The rest of the cast includes Nia Peeples as Dr. Elizabeth English who is brought in to help Lazarus deal with his dreams and nightmares. She builds a rapport with Lazarus during their sessions together. As they get to know each other, she becomes slightly distraught at what she discovers about him. Her feelings for him come full circle in the climax of the film. Peeples is very attractive and gives a soft touch to the films constant hostility between the two main characters. The other main performance comes from Michael Harris as General Hardcastle, who is the head of a secret government organization called ‘The Outfit’ and is in charge of the project. He shovels billions of taxpayers’ dollars to Wakeman and his team with the goal of creating a superior human being that could be used not only in warfare but to take down the bureaucrats in Washington so he can remodel the government in his own vision. He is the real antagonist of the movie. This was perhaps the weakest and most laughable performance of the movie. His dialogue reminds me of something a professional wrestler would say, but he gets what’s coming to him and it’s very satisfying. There is also small appearances from Ron Perlman as Dr. Texarian, the original team leader of the Stitch Project, Taylor Negron as Dr. Alan Jacobs who replaces Dr. English and gets a not so warm welcome by Lazarus and Make Up Effects Guru Tom Savini as a scientist.

“Mr. Stitch is available to watch on YouTube since it’s hard to find any video copies. I think you would enjoy watching this made for television movie. It’s a creative take on an original monster story. It doesn’t drag and keeps your attention with every scene. I wish the Sci-Fi Channel would make more of these compelling films than cheap monster movies involving five headed sharks or a yeti with the speed of a greyhound dog. Really makes you miss the 90s.

 

TRIVIA

  • Part way through production, Rutger Hauer completely discarded the script and refused to do any scenes from it. The majority of his scenes were improvised by the actor. Later, Roger Avary was forced to rewrite the remaining script to match up with Rutger’s footage.
  • This movie was the first “original” aired by The Sci-Fi Channel (now Syfy). It would be a few more years before they started advertising their made-for-TV movies as “Sci-Fi Originals”, but they did advertise this quite a bit as new and never-before-seen.
  • Was meant to be a pilot for a proposed television series. After Rutger Hauer gave up on the movie, the series was sunk.

AUDIO CLIPS

Story of Frankenstein

Do We Have Any More Weights?

Reference To A Word I Have No Meaning

I Do Seem To Have A Knack For Fisticuffs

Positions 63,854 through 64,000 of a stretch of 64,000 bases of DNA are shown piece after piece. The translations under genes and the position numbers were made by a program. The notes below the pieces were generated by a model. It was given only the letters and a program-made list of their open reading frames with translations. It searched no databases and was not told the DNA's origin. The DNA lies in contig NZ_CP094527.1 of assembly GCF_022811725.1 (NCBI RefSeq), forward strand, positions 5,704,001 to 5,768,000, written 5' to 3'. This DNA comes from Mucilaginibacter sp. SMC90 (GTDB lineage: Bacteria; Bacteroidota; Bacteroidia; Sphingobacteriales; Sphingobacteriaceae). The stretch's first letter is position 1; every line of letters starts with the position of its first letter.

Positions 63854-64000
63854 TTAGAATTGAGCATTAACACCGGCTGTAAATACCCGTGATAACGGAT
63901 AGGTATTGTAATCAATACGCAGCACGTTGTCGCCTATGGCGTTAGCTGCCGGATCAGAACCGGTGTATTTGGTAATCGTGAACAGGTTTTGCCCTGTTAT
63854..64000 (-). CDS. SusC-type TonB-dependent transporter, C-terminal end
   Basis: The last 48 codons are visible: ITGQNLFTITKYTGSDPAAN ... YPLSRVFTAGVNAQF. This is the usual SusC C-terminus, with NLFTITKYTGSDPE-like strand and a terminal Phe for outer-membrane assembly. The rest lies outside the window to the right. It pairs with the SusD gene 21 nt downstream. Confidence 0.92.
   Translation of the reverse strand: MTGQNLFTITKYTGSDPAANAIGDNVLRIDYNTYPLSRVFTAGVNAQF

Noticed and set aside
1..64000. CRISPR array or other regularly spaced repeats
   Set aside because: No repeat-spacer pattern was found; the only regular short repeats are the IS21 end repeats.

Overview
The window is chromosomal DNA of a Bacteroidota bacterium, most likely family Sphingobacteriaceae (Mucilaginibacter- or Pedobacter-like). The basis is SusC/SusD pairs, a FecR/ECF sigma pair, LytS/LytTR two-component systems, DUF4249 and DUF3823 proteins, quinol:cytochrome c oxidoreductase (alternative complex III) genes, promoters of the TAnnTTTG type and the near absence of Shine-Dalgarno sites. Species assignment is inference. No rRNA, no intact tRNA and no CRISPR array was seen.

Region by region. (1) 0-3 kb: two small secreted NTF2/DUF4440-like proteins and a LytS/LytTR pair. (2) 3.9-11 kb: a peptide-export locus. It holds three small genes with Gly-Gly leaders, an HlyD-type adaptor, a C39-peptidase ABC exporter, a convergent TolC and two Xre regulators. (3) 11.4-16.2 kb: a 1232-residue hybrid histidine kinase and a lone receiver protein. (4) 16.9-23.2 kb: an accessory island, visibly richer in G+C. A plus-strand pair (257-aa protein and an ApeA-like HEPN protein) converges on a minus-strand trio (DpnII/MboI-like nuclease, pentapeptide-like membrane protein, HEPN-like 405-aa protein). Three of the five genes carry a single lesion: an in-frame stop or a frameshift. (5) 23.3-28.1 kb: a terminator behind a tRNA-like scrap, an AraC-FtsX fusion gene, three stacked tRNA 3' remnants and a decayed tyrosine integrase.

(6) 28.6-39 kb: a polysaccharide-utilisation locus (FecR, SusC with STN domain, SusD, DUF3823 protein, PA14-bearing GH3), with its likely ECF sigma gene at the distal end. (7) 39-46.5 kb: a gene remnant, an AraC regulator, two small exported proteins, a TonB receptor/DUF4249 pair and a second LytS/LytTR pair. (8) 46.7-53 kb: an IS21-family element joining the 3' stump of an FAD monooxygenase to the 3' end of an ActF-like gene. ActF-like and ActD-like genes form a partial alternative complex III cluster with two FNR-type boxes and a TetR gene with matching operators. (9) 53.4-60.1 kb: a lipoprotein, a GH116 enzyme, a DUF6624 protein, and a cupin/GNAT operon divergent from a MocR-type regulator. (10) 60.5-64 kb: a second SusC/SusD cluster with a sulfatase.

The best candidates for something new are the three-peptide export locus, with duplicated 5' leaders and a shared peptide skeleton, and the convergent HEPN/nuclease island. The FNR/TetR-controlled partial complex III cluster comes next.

An Improvement of Nature

I’ve Chosen A Name

Residue Thought

Feet First

Classified Territory

I Dream About An Elephant

Happy To See You

I Will Skin You Alive

I Want To See The Outside

Should Be Teaching Preschool In Florida

Jacobs Tortured

Get Out Of The Car

General Hardcastle’s Speech

Ironclad

Ironclad_(2011_movie_poster)

Ironclad

Release Date: July 26, 2011

Genre: Action, Adventure, Drama

Director: Jonathan English

Writer: Jonathan English (Story & Screenplay), Stephen McDool (First Screenplay), Erick Kastel (Co-Screenplay)

Starring: Paul Giamatti, James Purefoy, Brian Cox, Kate Mara, Derek Jacobi, Charles Dance

WARNING: POSSIBLE SPOILERS IN THIS REVIEW

Here at “Guilty Pleasure Cinema Review,” I’m always searching to find movies from a genre I have yet to tackle. The majority of movies I’ve reviewed since I started this last year are Horror movies (mainly because I watch them more than anything else), but my focus this year is to try to find movies from a variety of genres and eras. Throughout the coming months I plan on diving into numerous movies from the Universal Monster Movie era to Westerns to Dramas, etc. As we approach the end of another decade in the 21st Century, I would like to review movies that have come out within this time frame. With that being said, I found a movie that was released in 2011 that I found on accident and after watching it was entertained. It’s an Action/Drama film set in medieval times that is loosely based on a historical event.  The movie is called “Ironclad.”

“Ironclad” takes place in England in the year 1215. The rebel barons have forced King John to sign and seal the Magna Carta, a document which upholds the rights and freedom of the people. Within months, King John refuses to abide by the terms of the Magna Carta and seeks to reclaim England under his rule with the assistance of Danish mercenaries. The barons, with the help of a small group of Knights Templar head to Rochester Castle, located near the coast which the King can bring in goods and supplies to the country. From their they make their last stand against King John and his army until reinforcements from the French arrive. Will they be able to withhold the army and survive or will King John prevail and punish those who defy his rule?